Humans have been writing for over 4,500 years. You would think humankind would have discovered a way to make writing easy. After all, one of the first things we learn in school is how to write. The alphabet leads to your name and other words, which eventually lead to sentences. Yet, despite years of constant practice, writing is still difficult. Everybody hits writer’s block at some point, sometimes we forget how to spell apple, and deciding where to put that pesky comma is impossible.
But why is it so difficult to write?
Words & Words Alone
The most difficult part of writing is conveying a message through words and words alone. No accompanying props, gestures, or expressions are included in a piece of writing. Due to a lack of intonation, the true meaning of words or phrases can be lost between the writer and the reader. Sometimes, active and passive voice can create confusion in writing that is easily resolved in voice.
To help convey your message better, you might include images in your writing, especially when the writing is directed toward young or new readers. You might overuse formatting techniques (such as italics) or punctuation marks (such as ellipses or exclamation points) to show emphasis. Many readers prefer audiobooks or watching movie adaptations of writing to reading because audio effects assist with understanding the tone of the writing.
At its heart, writing is the art of rearranging twenty-six letters (assuming you write in English) to convey a message. Those, along with some punctuation marks, are the only tools you have at your disposal.
An Invisible Audience
When speaking aloud, you can usually see your audience. Whether you are giving a speech to a large crowd or having a conversation with one person, you have access to real-time reactions to your words. As you speak, you can see how your audience responds to your content and delivery. If an attempt at a joke fails, you can move on quickly without embarrassing yourself. If your audience is leaning forward, you know they are interested.
On the other hand, you don’t know what your audience is thinking while you write. You can spend hours trying to analyze your writing from an objective perspective, but the truth is, it is practically impossible to know for sure if your writing makes sense and is intriguing to an outsider.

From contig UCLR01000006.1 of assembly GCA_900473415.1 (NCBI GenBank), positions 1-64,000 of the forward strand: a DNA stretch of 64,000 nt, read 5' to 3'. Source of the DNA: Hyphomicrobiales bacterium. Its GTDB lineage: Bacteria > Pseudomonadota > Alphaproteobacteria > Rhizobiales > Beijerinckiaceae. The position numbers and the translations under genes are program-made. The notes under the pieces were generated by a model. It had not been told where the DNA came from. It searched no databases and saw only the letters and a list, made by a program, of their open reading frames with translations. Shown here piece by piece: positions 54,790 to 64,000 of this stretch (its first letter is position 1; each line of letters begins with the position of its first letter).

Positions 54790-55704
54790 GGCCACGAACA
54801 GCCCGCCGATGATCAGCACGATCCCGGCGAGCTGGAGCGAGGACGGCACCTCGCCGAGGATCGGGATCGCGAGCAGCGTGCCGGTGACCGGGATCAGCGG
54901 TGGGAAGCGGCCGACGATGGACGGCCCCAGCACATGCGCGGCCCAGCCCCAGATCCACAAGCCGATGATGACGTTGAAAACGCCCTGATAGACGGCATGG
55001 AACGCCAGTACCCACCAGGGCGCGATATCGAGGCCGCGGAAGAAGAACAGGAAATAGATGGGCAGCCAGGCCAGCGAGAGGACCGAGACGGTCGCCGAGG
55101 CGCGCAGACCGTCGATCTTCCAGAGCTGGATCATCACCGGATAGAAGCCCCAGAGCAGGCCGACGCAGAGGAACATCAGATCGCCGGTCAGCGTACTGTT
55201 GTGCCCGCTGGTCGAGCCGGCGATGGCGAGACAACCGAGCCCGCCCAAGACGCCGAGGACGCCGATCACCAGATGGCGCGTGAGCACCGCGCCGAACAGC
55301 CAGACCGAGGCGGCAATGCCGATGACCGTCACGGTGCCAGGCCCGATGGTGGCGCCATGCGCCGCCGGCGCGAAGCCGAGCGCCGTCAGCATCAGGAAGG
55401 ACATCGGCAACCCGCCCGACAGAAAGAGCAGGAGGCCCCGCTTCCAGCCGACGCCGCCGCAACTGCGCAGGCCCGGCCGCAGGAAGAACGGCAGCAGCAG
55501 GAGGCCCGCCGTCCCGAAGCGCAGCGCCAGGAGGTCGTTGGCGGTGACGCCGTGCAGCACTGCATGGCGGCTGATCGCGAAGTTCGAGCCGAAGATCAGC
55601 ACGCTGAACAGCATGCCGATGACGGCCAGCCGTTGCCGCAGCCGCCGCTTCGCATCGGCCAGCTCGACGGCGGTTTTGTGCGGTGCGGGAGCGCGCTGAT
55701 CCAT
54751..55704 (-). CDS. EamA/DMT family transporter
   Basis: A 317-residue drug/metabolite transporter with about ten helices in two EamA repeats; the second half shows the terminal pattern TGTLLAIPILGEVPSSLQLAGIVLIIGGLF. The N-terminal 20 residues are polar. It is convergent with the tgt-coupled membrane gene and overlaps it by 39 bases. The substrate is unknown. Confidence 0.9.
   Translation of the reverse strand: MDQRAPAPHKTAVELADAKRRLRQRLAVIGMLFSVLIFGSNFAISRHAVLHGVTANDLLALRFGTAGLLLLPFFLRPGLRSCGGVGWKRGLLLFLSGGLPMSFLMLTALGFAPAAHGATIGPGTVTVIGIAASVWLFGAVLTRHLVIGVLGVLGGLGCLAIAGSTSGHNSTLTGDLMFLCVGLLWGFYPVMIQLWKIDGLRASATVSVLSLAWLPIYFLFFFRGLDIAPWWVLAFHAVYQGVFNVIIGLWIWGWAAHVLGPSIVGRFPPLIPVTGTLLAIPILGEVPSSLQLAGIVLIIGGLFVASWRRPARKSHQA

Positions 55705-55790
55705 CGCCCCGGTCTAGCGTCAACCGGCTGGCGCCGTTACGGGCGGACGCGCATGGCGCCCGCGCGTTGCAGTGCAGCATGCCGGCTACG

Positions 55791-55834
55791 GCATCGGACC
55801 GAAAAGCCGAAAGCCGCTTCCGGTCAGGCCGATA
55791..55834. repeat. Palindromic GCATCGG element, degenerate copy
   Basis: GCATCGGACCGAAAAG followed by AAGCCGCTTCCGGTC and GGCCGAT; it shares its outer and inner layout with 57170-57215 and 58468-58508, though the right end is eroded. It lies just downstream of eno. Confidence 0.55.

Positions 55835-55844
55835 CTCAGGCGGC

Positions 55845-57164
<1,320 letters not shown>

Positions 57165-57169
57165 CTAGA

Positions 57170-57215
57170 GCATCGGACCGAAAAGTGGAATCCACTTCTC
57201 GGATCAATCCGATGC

The best you can do is ask beta readers and editors to look over your work for you. Their suggestions will likely address the concerns of most of your readers.
And, of course, grammar. We’ve all asked ourselves whether a word is really a word, and it’s not uncommon to wonder why a piece of writing is overwhelmed with commas. How do you use a semicolon? Is this sentence too long?
Acceptable syntax differs not only from language to language but even between different regions that speak the same language. Shakespeare, the quintessential writer, should not be your role model for modern grammar. Do I need the Oxford comma (a comma between the last two items in a list)? And is it okay to break the rules of grammar in the name of creativity?
There seem to be endless rules and even more exceptions to grammar.
Considering all of these challenges together, I think the hardest part of writing is writing for someone else. You don’t know who that person is or how they think, but you want to write something that appeals to them. Somehow, you need to open up a part of yourself to a complete stranger. The only way to truly overcome these obstacles is to write for yourself. Sometimes, it is easy to get caught up in the world of publications, but it is equally and perhaps more important to occasionally write something for the person you know best: yourself. You don’t need to worry about grammar or whether your audience will understand your writing because you are the only person who will read it.
What do you think makes writing difficult? Let me know in the comments!